Crape Myrtle Bark Scale on Crape Myrtle Tree

By Elaine Pugh, Fairfax Master Gardener
Crape myrtle bark scale (CMBS), a type of felt scale, is a serious threat to the crape myrtle, Lagerstroemia indica. The pest has now been found in the Virginia Beach area, and may reach Northern Virginia.

The crape myrtle is a commonly-used flowering, small-leafed, multi-trunked specimen tree or shrub in the South that comes in all sizes and shapes from a large vase-shaped tree to a small shrub. Profuse flowers in the summer are found in various shades of red, pink, white and lavender. The fall colors of yellow, orange or red add color to the landscape. Smooth, exfoliating bark also adds to its beauty in the winter to give it a four-season use in the landscape.

What is this pest?
The technical term for crape myrtle bark scale is Eriococcus lagerstroemiae, a type of invasive felt scale from Asia related to the azalea bark scale and oak eriococcin scale. According to the Mississippi State University Extension Office, adult females produce a white, felt-like sac around their bodies and lay approximately 100 to 300 pink eggs inside this sac. Eggs hatch into tiny pink crawlers, and the older nymphs are pink, gray or brown. Adult males, rarely seen, are winged and mobile. They can complete two to four generations per year in the Southeast. (Texas A&M University shows a chart of the generation cycles.)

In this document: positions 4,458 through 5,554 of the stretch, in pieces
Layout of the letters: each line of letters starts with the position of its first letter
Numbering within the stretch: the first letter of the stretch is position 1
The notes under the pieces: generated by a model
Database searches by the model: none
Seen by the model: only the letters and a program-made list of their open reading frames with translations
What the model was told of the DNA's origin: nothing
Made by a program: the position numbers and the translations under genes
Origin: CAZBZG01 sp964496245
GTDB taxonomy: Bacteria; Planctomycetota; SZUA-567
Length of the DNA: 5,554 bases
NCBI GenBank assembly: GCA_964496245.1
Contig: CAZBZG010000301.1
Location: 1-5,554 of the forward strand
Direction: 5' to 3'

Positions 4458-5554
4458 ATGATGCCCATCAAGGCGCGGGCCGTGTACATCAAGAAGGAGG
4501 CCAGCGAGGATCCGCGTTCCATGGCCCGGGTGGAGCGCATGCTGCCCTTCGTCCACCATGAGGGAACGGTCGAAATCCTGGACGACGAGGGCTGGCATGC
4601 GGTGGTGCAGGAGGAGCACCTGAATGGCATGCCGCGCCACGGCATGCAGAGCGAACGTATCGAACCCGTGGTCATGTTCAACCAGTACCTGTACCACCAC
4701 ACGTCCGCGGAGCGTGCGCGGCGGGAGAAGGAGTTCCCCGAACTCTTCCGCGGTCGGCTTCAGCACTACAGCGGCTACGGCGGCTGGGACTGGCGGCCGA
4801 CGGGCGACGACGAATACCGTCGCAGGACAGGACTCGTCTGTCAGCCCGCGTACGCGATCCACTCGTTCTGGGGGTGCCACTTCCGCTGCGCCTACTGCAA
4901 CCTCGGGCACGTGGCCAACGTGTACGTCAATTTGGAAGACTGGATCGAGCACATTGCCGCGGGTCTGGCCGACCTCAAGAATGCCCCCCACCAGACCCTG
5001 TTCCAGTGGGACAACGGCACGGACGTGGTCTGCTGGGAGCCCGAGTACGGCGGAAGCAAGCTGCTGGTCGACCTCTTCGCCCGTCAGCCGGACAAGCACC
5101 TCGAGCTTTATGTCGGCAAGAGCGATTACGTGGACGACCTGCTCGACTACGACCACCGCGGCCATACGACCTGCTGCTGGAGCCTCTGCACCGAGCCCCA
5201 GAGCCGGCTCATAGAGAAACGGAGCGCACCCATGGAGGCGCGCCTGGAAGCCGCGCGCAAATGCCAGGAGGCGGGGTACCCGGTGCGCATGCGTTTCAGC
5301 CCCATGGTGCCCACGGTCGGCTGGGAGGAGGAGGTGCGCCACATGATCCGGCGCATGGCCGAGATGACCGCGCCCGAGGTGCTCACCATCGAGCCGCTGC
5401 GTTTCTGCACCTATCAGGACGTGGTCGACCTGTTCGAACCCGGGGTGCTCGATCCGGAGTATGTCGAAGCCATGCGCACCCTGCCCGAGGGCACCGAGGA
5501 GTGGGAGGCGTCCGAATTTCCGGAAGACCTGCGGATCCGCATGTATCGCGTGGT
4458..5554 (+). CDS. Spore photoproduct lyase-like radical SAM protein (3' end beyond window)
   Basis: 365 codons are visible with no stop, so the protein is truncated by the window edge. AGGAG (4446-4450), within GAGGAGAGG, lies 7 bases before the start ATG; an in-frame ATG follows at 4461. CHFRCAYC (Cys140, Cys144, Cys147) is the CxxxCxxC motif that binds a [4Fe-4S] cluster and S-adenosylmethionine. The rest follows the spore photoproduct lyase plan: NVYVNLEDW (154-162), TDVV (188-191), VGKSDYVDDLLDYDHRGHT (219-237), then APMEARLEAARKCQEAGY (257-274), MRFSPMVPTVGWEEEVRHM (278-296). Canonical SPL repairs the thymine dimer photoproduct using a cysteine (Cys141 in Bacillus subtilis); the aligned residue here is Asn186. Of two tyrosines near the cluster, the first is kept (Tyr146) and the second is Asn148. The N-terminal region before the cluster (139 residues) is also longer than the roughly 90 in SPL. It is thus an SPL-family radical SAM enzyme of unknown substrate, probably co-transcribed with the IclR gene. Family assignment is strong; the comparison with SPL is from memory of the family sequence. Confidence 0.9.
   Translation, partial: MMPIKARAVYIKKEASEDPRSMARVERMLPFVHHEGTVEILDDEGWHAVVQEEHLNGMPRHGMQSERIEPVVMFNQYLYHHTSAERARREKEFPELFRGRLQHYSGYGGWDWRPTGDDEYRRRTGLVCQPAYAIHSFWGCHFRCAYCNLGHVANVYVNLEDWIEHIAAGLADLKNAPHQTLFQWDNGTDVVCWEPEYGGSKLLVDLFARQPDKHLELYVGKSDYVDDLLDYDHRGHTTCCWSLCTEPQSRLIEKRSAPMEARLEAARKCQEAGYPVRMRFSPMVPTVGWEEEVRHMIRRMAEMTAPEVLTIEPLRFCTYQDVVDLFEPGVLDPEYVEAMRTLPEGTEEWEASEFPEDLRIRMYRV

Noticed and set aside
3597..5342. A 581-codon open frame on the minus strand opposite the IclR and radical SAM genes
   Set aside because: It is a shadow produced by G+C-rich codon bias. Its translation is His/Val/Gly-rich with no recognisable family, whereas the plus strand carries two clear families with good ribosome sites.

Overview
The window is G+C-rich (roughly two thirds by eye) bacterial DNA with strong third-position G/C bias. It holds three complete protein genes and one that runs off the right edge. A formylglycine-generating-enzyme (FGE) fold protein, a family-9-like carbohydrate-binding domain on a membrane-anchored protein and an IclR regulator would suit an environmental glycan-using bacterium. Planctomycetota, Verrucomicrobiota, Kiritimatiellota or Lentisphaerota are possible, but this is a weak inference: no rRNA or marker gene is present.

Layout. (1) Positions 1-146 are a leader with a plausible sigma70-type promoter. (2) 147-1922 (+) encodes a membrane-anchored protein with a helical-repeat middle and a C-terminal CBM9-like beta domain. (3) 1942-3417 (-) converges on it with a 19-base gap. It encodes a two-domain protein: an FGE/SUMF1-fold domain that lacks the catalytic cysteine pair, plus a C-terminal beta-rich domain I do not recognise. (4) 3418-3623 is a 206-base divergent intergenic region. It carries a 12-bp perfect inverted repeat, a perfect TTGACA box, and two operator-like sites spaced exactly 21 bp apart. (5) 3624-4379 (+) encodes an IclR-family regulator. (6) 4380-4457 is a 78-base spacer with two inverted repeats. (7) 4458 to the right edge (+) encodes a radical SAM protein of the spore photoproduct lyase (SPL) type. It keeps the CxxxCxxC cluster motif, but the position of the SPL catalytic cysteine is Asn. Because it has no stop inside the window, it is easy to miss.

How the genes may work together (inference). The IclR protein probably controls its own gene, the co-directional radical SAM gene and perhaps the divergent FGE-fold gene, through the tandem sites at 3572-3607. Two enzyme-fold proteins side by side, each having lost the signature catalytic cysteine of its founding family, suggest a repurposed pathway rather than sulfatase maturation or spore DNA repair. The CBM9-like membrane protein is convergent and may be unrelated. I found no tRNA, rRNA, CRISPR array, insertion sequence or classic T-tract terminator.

Bark Scale on Crape Myrtle

Heavy infestation of Crapemyrtle Bark Scale

What does it look like on the tree?
Fluffy white and gray, tiny bumps with sooty mold are seen on the bark and twigs. Sooty mold is a black fungus that grows on honeydew, the excrement of aphids and scales. As compared to soft or hard scales, these scales feel like felt when touched. Pink blood-like fluid runs out when scales are crushed.

How does it spread?
Long distance infestation comes from unknowingly planting a purchased infected plant or by improperly removing a plant already infected. Once on a tree, the scale can spread by wind, or by crawlers in contact with birds, flying insects, small animals or people. Heavy infestations may also extend to the leaves and to nearby low-growing plants, grass and mulch. Once in an area, it spreads rapidly from tree to tree, even when trees are hundreds of feet apart.

Where did it come from and how fast is it spreading?
CMBS was first discovered on crape myrtle trees in the United Stat